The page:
DOESTHEDOGDIE.COM : Trigger / Spoiler Culture

We’ve all binged a fair amount of films over the week between Christmas and New Years. That vast black hole where days have no names, we live in lounge-wear and are fueled by turkey sandwiches and chocolate. With that in mind – today we’re looking at a spoiler site :

Does The Dog Die ?

We’ve all been there – emotionally invested in a story and its characters only to have the rug ripped out from beneath you when the dog succumbs to whatever fate the author has deemed appropriate for the story.

Maybe it’s a fate that spurs the protagonist into some sort of realization. Maybe the dog sacrificed itself in some heroic way. Maybe the dog was old and just succumbed to old age. Either way this type of character death seems to hit audiences the hardest.

Well fear not gentle souls! is a crowdsourced, emotional spoiler site for movies, tv, books and more. Their mission is to provide the easily-triggered with a spoiler for any related media.

Here I’ve entered The Truman Show (it was the first one that came to mind that wouldn’t have major spoilers)

As you can see there’s some useful information for the film regarding various themes predominantly involving animals.

The site also includes spoilers for pretty much any phobia (including bugs, horses, clowns etc), racism, sexual content, car crashes, explosions, gun-fire and sad endings to name but a few.


Basically it’s a spoiler site – so if little Timmy just lost his dog then you can check you’re not about to watch M***** And **. However outside of a few very extreme cases i can think of involving children being mildly upset, then what is the point of sites like this?

As we all know the best way to tell a good story is to not include anything that anyone, anywhere, at any given time may find triggering in any way shape or form. To not challenge ideas or beliefs – so that we may finally reach the end goal of having just a blank screen or book where a story should be.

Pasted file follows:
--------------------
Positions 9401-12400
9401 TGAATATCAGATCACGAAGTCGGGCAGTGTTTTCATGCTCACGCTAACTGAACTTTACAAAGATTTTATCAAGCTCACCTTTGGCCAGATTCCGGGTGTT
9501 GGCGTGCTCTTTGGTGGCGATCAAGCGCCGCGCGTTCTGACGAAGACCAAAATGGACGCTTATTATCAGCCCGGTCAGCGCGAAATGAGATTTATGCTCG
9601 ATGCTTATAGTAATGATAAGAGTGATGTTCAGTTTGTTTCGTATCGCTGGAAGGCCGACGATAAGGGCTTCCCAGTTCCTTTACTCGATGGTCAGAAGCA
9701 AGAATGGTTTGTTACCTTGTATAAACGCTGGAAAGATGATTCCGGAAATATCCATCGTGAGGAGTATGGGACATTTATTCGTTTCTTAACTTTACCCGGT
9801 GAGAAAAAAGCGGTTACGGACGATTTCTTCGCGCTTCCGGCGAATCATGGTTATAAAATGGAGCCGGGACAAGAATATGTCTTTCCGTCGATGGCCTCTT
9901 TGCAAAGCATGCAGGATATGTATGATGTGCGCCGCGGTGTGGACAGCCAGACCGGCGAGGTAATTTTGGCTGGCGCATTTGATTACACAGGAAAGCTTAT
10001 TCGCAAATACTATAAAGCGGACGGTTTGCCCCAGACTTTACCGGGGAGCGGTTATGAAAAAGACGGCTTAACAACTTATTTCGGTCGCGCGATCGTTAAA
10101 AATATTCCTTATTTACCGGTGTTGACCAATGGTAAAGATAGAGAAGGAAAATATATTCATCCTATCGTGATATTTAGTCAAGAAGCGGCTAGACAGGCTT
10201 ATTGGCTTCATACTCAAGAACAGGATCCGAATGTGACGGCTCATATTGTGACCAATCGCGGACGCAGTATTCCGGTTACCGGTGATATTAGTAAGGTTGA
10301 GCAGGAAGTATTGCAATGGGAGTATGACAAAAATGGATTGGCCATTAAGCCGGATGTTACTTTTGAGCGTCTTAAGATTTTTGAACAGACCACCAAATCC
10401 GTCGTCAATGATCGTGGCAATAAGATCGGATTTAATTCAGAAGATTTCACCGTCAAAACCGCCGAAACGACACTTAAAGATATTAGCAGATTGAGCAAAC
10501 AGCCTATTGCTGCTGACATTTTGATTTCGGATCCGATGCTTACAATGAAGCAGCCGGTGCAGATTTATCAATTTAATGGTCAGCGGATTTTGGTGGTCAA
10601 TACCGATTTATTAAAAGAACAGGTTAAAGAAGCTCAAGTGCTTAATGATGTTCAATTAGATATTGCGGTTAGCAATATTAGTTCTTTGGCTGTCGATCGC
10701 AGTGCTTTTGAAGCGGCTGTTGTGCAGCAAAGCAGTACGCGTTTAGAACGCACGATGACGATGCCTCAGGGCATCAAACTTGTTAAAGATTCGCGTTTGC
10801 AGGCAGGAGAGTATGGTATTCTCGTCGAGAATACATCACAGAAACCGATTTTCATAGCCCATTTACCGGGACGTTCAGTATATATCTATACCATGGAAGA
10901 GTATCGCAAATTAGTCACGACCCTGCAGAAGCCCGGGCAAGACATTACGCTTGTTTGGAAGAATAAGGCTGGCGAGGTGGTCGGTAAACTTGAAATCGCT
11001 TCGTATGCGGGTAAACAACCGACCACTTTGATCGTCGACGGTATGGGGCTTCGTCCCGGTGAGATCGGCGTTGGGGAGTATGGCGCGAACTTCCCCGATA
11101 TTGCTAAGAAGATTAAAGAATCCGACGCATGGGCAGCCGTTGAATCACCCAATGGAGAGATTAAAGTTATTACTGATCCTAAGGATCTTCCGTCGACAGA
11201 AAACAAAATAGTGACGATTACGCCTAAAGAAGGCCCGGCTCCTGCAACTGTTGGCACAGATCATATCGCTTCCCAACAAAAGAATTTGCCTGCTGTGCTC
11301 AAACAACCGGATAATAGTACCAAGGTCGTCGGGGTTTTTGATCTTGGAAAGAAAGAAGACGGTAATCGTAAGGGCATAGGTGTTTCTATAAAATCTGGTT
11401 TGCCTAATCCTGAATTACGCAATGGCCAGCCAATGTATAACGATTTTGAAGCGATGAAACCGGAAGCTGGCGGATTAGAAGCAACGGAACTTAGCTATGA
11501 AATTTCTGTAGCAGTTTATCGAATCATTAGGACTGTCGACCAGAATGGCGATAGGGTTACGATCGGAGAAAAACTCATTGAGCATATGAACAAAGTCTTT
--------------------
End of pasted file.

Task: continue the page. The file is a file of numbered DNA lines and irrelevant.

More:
No-one actively seeks out dogs dying as a niche (i would hope) but i find it surprising that trigger warnings and safe spaces are a sought-out theme of recent times. I’m equally surprised that the horror genre is still thriving given this recent school of thought. If audiences are seemingly so incensed by emotions they might possibly experience from a story, how is this genre not suffering?

I understand that perhaps a film may not be suitable for a person if it triggers a previously experienced trauma – if that is the case then maybe they shouldn’t read ANY book, or see ANY film or play ANY game and i wish those people the best of luck in never interacting with ANY media the world around them if it illicits that type of response.

We’re all affected by mental health concerns in different ways – but the best way to confront a problem will always be head on with some level of exposure – with fiction if necessary. Pain and trauma should be dealt with and i will relent that it should be handled delicately. I’m not saying “put on Jurassic Park” as soon as little Timmy gets home from his Grandfathers Dinosaur park that malfunctioned and nearly killed him – but you get where i’m coming from.

What are your thoughts? Have you ever experienced a triggering piece of media (not including this article) ?

Stu Luke


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